Tested: 1997 Acura Integra Type R Rewards VTEC Enthusiasts in a Major Way

[ENG CC] Integra Type R DC2 96 vs. 98 spec battle and comparison HV31
[ENG CC] Integra Type R DC2 96 vs. 98 spec battle and comparison HV31

From the March 1997 issue of Car and Driver.

At a blaring 8400 rpm, the Acura Integra Type R’s pistons are pedaling at about 80 feet per second—much higher than the commonly accepted threshold of 67 feet per second. That’s close to the piston speeds in Formula 1 and Indy-car engines, which have much shorter strokes than the under-square Integra powerplant. Still, you don’t think much about piston speeds at full throttle. It’s the sound you think about. That intense, fervent bellow radiating from the engine absorbs every bit of your attention.

Most drivers do not know this sound, but sport motorcyclists, accustomed to redlines of 11,000 to 14,000 rpm, are intimately acquainted with it. And with the rush of power that accompanies it. When the Type R’s tach hits 5700 rpm (or even less, depending on throttle position), the VTEC system switches over from Dr. Jekyll to Mr. Hyde with an audible blare, and the engine sets about scaling its 195-horsepower peak at 8000 rpm with alacrity. Yes, that’s almost 200 hp from a 1797 cc engine, but before you reach for that calculator, we can tell you that it works out to a specific output of 108.5 horses per liter. The fabulous Ferrari F355 produces just 107.3 horses per liter from its five-valve V-8.

It’s also 25 ponies up on the already energetic GS-R engine, thanks to some careful twiddling back at Honda R&D by various motorsport veterans. First, they replaced the GS-R’s twin-runners-per-cylinder intake manifold with a single wide-port version for higher gas velocities, then they dropped in higher-lift, longer-dwell camshafts and lighter, thin-stem valves. They also hand-polished the ports, a task that restricts production volumes but speeds and smoothes airflow into and out of the engine.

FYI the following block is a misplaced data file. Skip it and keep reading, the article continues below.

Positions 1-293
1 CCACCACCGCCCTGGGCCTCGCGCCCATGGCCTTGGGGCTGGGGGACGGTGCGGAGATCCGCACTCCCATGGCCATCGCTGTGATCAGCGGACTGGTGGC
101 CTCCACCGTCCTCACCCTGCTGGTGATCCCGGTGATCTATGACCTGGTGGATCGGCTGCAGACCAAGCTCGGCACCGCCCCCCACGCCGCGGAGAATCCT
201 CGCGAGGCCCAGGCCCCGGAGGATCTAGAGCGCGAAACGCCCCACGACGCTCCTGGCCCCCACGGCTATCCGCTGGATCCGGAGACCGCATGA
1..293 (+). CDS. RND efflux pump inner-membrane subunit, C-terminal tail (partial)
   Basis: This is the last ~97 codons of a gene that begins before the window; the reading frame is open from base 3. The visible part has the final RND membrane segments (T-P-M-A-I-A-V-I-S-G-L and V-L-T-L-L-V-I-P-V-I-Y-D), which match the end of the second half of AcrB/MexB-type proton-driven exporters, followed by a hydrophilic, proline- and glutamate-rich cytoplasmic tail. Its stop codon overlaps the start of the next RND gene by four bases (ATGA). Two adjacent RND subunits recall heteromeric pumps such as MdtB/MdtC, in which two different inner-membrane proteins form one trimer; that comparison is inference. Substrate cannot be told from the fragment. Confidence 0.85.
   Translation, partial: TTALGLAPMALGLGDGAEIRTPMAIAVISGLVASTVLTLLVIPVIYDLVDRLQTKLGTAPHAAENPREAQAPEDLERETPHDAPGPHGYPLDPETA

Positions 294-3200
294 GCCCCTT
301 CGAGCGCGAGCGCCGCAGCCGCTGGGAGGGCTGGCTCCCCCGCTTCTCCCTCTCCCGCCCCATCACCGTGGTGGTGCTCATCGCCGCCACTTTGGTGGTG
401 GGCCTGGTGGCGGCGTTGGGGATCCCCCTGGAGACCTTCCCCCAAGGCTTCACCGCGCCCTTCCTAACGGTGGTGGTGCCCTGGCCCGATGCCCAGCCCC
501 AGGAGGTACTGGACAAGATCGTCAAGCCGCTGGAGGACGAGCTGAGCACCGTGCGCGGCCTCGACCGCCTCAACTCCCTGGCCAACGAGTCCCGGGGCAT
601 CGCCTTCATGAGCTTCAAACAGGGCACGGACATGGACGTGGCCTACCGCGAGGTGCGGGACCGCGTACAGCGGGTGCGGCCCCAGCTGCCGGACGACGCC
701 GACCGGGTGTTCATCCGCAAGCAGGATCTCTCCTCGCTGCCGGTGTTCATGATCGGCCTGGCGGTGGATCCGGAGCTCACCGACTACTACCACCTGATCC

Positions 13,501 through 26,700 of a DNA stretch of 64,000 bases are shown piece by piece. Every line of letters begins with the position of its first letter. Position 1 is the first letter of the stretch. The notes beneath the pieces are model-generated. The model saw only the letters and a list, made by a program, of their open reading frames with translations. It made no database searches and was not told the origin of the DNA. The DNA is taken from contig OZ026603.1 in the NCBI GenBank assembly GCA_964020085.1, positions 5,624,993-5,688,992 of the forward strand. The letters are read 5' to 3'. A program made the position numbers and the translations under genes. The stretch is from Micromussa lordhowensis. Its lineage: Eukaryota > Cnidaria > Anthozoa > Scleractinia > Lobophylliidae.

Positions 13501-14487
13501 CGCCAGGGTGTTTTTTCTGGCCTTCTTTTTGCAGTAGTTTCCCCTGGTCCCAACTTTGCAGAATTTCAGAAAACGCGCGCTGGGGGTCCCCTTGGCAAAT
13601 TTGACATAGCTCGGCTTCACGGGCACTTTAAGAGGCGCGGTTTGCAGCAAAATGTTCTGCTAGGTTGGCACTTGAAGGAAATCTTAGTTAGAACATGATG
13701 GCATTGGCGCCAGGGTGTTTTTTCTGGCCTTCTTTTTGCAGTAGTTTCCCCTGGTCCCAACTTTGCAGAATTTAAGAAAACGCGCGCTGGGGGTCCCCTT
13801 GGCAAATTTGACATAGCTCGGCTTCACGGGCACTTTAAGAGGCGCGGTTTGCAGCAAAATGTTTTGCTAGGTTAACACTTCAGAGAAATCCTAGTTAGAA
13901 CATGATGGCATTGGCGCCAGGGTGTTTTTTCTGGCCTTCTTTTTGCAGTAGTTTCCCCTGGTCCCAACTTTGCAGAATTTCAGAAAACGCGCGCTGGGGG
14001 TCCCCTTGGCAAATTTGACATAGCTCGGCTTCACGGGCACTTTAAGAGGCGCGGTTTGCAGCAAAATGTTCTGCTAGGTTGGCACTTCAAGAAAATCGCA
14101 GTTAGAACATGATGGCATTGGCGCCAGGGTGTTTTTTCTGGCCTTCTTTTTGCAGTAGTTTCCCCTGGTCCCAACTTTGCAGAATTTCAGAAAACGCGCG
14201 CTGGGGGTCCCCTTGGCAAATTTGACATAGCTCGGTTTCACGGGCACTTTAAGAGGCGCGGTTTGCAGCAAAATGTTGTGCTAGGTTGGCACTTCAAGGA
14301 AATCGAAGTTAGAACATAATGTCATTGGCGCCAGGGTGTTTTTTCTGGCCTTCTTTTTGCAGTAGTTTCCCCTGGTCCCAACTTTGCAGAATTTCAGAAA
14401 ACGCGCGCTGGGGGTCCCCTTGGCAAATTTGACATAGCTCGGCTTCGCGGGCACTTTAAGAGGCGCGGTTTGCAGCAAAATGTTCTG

Stainless-steel exhaust headers converge toward the collector on the Type R engine and feed into a revised muffler that has slant-cut internal pipes and flared tube ends to increase exhaust-gas flow out of the big-bore tailpipe by 30 percent. The bottom end of the engine benefits from a balanced eight-counterweight crank with trick metallurgy to increase the bend-fatigue limit by 25 percent. Connecting rods are specific to the Type R and are hand-torqued for better quality control. Those flying pistons are molybdenum-coated lightweight die castings that have extra wrist-pin lubrication paths, a new crown shape for a 10.6:1 compression ratio, and deeper valve pockets to accommodate the greater valve excursions.

The result is a screamer, but one that has surprisingly good torque at normal traffic speeds. That’s the beauty of VTEC, and you can see it in the good top-gear acceleration times, which are also helped by a fairly short final-drive ratio. The more-flexible power delivered by the moderate cam profiles makes midrange performance quieter and more economical and holds the top-end frenzy in reserve.

To make the most of the full fury of its hot-cam performance, the Integra was trimmed of 140 pounds of not-so-necessary avoirdupois. Part of the diet was a lighter flywheel, a smaller intake manifold, and the removal of the polypropylene spare-tire deck and some sound deadening. So was the disappearance of the air-conditioning system, the sunroof, the vanity mirrors, the cruise control, the rear wiper/washer, and a few items you’re unlikely to notice.